7. Steve McQueen, Al Pacino, Jack Nicholson and James Caan were all considered for Richard Dreyfuss’ role

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Even though Richard Dreyfuss had previously taken a key role in Jaws, he wasn’t at the top of the list of contenders to play Close Encounters’ lead protagonist Roy Neary. Spielberg’s first choice was Steve McQueen, who declined, feeling he wasn’t right for the part. Al Pacino, James Caan, Dustin Hoffman and Gene Hackman also passed; Jack Nicholson was interested, but had to say no due to a schedule clash.

Dreyfuss had been eager to play Neary since Spielberg told him about the film whilst working on Jaws, and he kept badgering Spielberg to let him take the part. Initially the director was worried that Dreyfuss was too young, but eventually he relented. It would be the second of three films Spielberg and Dreyfuss made together, the last being 1989’s Always.

6. It was the only time François Truffaut acted in a film he didn’t also direct

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For the part of French government scientist Claude Lacombe, Spielberg went for broke and offered the role to François Truffaut, the hugely influential filmmaker largely considered responsible for launching the French New Wave cinematic movement of the 1950s. Spielberg was stunned, and somewhat intimidated, when his hero agreed to take the role.

Not only was this the first time Truffaut had appeared in an American movie, it was also the first time he’d acted in a film he didn’t direct himself – and he would never do so again. The groundbreaking French filmmaker passed away in 1984 aged 52.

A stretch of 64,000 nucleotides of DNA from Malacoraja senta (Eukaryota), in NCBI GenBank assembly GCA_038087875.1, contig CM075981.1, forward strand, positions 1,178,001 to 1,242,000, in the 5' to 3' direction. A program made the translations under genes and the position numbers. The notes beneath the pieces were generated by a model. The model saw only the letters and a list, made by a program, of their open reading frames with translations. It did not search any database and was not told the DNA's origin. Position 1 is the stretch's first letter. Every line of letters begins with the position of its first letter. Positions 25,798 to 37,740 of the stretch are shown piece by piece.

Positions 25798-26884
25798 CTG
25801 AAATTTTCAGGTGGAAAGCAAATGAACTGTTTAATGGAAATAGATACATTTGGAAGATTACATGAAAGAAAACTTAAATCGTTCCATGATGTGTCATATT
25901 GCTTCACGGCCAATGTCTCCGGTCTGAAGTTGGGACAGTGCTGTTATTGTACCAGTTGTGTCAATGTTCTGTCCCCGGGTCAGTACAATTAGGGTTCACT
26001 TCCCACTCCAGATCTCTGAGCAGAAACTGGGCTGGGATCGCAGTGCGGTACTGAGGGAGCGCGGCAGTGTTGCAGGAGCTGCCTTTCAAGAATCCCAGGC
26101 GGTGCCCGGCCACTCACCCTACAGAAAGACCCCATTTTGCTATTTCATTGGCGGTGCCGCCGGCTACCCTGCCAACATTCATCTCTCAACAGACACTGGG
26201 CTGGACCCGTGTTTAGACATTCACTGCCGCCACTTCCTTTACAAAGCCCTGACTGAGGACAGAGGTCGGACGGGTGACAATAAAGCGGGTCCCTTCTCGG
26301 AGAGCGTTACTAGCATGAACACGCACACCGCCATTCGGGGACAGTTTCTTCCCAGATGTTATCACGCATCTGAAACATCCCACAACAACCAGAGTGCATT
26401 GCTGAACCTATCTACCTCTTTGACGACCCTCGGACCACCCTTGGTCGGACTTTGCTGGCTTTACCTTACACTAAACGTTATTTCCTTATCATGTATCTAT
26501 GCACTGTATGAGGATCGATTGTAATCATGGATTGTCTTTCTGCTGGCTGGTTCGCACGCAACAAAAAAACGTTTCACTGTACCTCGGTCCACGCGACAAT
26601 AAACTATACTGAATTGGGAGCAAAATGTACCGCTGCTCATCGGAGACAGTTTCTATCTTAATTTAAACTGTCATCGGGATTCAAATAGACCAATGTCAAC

5. Child actor Cary Guffey was nicknamed ‘One-Take Cary’ on set

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The role of the young Barry Guiler, son of Melinda Dillon’s Jillian Guiler, went to five-year-old newcomer Cary Guffey. The child actor was so natural, he generally nailed his scenes after a single take. Because of this, Spielberg nicknamed him ‘One-Take Cary,’ and even had this printed on a T-shirt for the youngster.

Guffey’s performance impressed Spielberg’s friend and fellow filmmaker Stanley Kubrick, who was keen to hire the young actor to play Danny in The Shining, but Guffey had to pass due to a schedule clash. Guffey took several more roles before quitting acting in 1985, aged 12.

4. It was Spielberg’s first collaboration with future ET designer Carlo Rambaldi